Could Nord Stream 2 freeze bring more UK energy bill rises?

Analysts suggest the latest developments could make the gas crisis last for years

The hostilities between Russia and Ukraine and Germany’s decision to halt the Nord Stream 2 pipeline could increase the pain of skyrocketing energy bills, say analysts.

Jess Ralston, from the Energy and Climate Intelligence Unit said with gas prices already surging and Germany pausing the 1,200-kilometre pipeline that will take gas from Russia and ferry it to northern Germany, the gas crisis now looks “almost certain” to last for years, not months.

The Russian state-owned gas company Gazprom is the owner of half of Nord Stream 2.

Ms Ralson said: “Given the global nature of gas markets, the UK’s dependence on gas for heating and power will leave UK bill payers on the hook for Putin’s incursion into Ukraine.

“The government will increasingly feel the pressure to shield households in the long-term by insulating more homes, speeding the switch over to electric heat pumps and getting on with delivering the net zero policies that will wean us off volatile gas and protect us from future crises.”

Ofgem had previously shared similar concerns over further increases in prices in the event of a Russian invasion.

Three weeks ago, the regulator unveiled the new price cap that will bring an increase of £693 on energy bills from 1st April.

Commenting on the financial implications of the Russia-Ukraine tensions, Walid Koudmani, Chief Market Analyst at financial brokerage XTB, said: “The biggest moves we’ve seen from clients so far is buying into oil prices expecting the recent escalation to hit supply and push energy prices higher.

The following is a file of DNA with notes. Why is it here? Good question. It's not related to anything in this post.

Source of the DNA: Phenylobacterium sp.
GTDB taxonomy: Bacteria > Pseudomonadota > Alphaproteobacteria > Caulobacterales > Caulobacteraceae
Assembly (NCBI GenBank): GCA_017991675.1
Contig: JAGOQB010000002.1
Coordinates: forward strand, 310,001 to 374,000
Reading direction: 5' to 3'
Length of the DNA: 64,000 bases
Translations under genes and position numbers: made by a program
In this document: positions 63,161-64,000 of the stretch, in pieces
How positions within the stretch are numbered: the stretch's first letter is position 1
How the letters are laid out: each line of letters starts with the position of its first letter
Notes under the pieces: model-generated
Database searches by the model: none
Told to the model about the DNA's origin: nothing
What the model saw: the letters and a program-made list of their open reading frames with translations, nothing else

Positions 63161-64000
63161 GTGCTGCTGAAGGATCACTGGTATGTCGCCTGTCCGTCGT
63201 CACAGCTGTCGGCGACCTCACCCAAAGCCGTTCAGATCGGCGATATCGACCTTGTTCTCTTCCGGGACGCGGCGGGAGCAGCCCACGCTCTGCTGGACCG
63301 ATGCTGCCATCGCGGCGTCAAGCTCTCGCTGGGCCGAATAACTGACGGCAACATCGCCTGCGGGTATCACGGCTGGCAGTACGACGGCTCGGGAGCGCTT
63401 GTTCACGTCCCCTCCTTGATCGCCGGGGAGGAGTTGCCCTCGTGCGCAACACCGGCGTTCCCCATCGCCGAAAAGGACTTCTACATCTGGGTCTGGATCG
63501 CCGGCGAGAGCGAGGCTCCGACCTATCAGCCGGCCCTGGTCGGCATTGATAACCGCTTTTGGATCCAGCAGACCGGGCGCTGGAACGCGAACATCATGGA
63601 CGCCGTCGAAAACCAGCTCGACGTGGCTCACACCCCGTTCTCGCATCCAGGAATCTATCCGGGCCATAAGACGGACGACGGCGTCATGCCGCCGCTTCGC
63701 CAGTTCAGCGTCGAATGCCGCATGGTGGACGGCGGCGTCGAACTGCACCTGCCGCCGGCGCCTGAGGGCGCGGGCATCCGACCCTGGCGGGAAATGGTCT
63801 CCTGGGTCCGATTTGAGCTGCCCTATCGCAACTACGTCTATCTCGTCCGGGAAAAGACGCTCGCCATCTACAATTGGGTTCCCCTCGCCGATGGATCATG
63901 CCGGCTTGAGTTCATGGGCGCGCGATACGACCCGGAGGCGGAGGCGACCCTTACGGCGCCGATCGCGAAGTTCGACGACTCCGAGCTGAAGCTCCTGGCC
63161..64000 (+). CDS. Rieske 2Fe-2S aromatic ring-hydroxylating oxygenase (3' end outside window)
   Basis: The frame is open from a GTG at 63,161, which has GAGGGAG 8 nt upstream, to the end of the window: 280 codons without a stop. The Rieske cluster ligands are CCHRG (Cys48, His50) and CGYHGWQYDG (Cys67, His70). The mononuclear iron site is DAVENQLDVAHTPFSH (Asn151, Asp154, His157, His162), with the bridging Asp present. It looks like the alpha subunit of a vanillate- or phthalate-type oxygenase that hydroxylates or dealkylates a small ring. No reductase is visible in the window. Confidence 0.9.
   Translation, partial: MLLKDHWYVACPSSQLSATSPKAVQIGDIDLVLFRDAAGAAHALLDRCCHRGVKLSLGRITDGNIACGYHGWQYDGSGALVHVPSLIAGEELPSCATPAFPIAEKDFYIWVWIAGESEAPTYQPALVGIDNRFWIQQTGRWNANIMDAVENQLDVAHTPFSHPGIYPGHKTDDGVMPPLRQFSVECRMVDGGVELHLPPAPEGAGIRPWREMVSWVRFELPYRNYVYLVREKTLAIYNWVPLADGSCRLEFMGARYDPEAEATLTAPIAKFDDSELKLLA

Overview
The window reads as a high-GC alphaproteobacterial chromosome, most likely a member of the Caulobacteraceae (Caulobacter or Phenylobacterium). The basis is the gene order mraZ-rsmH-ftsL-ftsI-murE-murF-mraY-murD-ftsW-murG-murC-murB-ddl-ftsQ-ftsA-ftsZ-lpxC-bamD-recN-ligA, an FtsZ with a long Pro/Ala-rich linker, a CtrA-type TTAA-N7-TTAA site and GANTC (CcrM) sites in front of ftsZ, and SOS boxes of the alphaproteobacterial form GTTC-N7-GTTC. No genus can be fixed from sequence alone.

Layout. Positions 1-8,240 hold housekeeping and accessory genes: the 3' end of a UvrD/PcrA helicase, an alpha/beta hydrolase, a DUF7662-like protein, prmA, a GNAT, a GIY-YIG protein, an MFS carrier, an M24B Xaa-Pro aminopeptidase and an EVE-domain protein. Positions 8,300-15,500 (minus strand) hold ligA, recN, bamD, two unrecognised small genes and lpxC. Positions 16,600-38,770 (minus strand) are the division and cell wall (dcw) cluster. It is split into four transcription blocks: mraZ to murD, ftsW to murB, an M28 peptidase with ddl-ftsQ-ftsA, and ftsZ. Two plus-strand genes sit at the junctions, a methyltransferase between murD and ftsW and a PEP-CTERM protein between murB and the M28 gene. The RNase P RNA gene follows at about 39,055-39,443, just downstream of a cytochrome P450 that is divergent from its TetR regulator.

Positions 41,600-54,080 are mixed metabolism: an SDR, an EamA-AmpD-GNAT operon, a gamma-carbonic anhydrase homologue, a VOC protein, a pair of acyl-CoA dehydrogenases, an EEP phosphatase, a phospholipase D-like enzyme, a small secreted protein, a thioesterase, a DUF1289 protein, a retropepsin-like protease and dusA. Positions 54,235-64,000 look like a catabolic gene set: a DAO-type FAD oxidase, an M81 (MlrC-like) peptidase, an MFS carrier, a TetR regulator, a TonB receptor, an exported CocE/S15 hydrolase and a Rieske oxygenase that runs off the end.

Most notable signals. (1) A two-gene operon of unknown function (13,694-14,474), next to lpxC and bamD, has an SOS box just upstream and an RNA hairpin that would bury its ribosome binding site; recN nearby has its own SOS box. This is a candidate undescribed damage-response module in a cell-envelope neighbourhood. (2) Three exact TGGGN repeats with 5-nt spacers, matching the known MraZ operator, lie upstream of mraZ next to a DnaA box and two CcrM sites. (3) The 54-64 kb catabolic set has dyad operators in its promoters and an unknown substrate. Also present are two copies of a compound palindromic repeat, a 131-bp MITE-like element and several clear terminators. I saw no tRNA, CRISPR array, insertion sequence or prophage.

“We have Brent Oil trading at six-year highs right now and there’s every chance we could see prices above $100 (£73.6) soon depending on Russia’s response to economic sanctions.

“We have also seen clients sell the Russian Rouble, which trades close to its two-year low against the US dollar in reaction.”

Yesterday, the US and UK Governments imposed additional sanctions on Russia.

In an interview yesterday, Boris Johnson said the UK is not dependent on Russian gas.

The Prime Minister said: “Don’t forget that in the UK, we have been able to reduce our dependency on Russian gas very substantially. Only 3% of our gas supplies now come from Russia.

“What we want to do is make sure that we give the necessary licences, for instance, for UK reserves of gas – as we make the transition to a low carbon future.”

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